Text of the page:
Here's what we came up with.  This was first hour's rendition of the activity that was done on Friday.  Fourth hour did it on Monday due to the delayed start schedule.


Generating Ideas using Quickwrites and Graphic Organizers

15 minutes

Once we've completed the Backwards Brainstorming, I asked students to think about what they would include in a poem about where they're from. 

  • What are the most important things about the place you grew up in?
  • Who are the important people in your family?
  • What are the foods that are important to your family?
  • What are the heirlooms that are important? (Students do need to have the word heirloom defined.)
  • What are the special events that people always talk about?


I asked them to complete a quickwrite on those questions.  We shared out, and then we started plugging those details into the brainstorming graphic organizer to make sure they're getting a blend of the best ideas.


I modeled my thinking about my own brainstorming, but encouraged students to write down things they remembered as I was talking. 


Writers don't write in a vacuum.  We're constantly inspired by the words of others.  Remember that Lyon herself was inspired by Jo Carson's words "I want to know when you get to be from a place."  Therefore, it's important for me to be honest and share my own writing as well as asking students to share their own writing with each other.

Showing, Not Telling

20 minutes

I'm asking them to use imagery, just like Lyon did.  She used imagery by showing, not telling.


Consider the lines "I'm from He restoreth my soul/with a cottonball lamb/and ten verses I can say myself."  Her original idea might have been that she went to church a lot as a young child.  But that's telling.  She's showing you by using words that came out of people's mouths ("He restoreth my soul" might be a song or something a pastor said.) She's showing you by creating an image of a common arts and crafts project--making  a lamb out of cottonballs.  She's showing you that she memorized Bible verses by saying "ten verses I can say myself."  She's showing the pride she feels in that accomplishment.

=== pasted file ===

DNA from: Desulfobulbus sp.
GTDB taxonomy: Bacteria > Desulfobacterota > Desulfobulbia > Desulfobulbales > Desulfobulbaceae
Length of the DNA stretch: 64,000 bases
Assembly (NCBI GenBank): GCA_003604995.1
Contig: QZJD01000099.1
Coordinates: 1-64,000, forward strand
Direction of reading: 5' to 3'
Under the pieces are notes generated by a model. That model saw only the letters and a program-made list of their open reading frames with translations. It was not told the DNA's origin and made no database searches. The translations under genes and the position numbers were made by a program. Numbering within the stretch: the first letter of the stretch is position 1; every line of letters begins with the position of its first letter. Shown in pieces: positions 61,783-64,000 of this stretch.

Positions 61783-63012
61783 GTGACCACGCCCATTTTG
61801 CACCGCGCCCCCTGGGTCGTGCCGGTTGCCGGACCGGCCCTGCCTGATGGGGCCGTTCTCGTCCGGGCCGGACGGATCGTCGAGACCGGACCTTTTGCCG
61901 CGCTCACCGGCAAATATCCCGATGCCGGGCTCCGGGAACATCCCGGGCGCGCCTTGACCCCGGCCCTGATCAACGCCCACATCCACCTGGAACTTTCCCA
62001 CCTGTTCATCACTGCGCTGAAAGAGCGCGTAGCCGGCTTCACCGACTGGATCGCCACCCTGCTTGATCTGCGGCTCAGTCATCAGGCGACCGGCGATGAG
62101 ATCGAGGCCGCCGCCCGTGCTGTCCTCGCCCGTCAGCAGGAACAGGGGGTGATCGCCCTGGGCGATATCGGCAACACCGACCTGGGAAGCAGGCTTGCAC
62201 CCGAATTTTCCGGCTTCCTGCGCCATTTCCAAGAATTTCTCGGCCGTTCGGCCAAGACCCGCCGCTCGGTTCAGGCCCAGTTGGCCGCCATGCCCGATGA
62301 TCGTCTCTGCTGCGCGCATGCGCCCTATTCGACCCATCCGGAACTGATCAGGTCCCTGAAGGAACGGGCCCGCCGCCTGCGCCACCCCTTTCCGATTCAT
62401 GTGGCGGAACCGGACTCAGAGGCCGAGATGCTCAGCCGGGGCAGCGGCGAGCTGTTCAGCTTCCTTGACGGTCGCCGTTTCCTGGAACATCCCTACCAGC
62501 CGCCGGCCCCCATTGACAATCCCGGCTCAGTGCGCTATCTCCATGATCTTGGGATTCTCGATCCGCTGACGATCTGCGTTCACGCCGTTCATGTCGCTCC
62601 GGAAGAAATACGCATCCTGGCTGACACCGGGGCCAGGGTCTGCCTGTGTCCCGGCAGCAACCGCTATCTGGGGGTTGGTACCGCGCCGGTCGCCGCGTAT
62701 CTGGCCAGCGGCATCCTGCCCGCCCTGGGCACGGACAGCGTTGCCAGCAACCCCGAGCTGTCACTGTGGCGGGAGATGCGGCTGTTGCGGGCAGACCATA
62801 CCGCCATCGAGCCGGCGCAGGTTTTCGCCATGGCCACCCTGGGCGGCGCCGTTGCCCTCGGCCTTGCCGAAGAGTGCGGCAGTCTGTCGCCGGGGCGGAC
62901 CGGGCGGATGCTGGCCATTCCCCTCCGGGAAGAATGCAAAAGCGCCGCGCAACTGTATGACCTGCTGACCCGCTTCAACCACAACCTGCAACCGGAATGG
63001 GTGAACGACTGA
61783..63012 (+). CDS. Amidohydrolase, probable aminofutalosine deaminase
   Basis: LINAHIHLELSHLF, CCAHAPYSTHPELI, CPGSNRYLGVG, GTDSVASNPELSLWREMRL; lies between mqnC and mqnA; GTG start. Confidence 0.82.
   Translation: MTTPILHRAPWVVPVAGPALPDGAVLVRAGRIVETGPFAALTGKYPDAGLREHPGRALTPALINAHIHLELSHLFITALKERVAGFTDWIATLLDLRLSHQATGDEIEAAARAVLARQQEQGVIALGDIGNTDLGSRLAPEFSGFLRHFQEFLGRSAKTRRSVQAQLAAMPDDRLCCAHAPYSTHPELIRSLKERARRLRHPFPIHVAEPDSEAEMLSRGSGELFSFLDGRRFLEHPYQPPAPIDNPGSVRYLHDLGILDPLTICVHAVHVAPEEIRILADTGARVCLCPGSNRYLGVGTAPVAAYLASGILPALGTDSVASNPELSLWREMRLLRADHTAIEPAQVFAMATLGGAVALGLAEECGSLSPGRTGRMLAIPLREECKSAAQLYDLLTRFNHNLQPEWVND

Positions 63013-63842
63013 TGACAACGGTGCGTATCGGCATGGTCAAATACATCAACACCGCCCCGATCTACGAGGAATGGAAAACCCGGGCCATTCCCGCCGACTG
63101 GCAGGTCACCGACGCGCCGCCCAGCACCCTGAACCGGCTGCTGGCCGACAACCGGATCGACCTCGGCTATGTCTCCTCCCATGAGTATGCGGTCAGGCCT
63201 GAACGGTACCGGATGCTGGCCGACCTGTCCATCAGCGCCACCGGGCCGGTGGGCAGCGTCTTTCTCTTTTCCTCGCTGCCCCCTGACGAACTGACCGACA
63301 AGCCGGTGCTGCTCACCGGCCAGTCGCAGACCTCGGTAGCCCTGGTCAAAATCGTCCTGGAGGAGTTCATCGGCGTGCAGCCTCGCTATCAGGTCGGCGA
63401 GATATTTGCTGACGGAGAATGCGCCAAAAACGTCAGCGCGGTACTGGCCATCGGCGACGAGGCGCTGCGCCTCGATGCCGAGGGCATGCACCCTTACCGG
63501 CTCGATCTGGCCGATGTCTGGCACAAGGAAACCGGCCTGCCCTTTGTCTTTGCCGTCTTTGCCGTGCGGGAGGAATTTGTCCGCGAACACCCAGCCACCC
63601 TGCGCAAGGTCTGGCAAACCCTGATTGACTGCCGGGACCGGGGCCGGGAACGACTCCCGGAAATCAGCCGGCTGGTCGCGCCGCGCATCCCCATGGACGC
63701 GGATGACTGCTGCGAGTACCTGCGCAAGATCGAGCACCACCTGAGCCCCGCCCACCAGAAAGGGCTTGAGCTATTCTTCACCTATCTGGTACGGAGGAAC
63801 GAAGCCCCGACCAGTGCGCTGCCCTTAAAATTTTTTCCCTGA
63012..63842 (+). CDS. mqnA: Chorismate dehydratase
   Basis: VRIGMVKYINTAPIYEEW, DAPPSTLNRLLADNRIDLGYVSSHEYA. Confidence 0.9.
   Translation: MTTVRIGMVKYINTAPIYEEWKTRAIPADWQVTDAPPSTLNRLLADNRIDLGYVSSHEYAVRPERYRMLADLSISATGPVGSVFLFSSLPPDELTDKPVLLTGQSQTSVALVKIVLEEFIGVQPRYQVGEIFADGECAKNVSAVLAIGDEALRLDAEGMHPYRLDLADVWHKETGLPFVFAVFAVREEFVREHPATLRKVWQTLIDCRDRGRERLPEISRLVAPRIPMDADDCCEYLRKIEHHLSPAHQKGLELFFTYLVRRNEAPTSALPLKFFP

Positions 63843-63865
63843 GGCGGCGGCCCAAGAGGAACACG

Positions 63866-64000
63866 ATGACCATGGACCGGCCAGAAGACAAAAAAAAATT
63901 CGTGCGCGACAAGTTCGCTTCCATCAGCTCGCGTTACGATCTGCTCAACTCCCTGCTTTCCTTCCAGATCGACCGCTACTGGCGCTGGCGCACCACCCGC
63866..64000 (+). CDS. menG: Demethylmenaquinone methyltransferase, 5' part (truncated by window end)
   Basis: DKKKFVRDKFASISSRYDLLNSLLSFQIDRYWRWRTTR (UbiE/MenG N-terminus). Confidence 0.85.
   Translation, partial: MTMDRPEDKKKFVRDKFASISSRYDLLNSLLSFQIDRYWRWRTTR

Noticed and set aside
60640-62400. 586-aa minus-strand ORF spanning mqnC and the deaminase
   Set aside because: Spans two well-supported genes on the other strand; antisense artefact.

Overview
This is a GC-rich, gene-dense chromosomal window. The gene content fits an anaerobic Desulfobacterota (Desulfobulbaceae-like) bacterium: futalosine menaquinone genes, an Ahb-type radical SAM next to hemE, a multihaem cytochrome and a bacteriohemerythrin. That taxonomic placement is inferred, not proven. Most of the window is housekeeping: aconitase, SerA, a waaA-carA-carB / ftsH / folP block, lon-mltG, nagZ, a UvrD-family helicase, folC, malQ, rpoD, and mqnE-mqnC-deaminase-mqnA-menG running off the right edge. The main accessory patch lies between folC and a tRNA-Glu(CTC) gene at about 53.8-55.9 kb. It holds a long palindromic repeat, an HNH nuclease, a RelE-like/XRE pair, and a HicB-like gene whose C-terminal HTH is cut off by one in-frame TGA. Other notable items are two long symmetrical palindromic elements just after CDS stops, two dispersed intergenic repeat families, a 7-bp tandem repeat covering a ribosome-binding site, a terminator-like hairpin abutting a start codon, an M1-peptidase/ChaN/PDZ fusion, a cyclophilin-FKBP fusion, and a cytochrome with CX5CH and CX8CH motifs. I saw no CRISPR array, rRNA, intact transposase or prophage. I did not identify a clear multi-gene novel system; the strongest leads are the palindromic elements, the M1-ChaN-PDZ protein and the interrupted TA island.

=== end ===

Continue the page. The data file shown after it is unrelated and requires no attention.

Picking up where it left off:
Consider the line "I'm from perk up and pipe down."  Both of my classes discussed this line in depth.  It seems to be contradictory.  "Perk up" means to be cheerful, and not wallow in sadness.  But "pipe down" seems to say, yes, be in  a good mood, but be quiet while you do it.  Perhaps her original ideas was being told to be in a good mood or to always be quiet.  Rather than saying "I'm from 'be quiet!", she says she's from "pipe down." 


Consider the lines "I am from these moments/snapped before I budded/leaf-fall from the family tree." She's comparing herself to a tree though a metaphor. She's created the image that she's not just a part of this family, she's a part of the family history, the family tree.


Now let's apply that to the students' own writing.  From the details that you brainstormed, what can you turn into a simile?  What can you turn into alliteration?  You don't want to use flowery language for the sake of flowery language, however.  As the writer, you need to make deliberate, focused decisions to create a certain mood.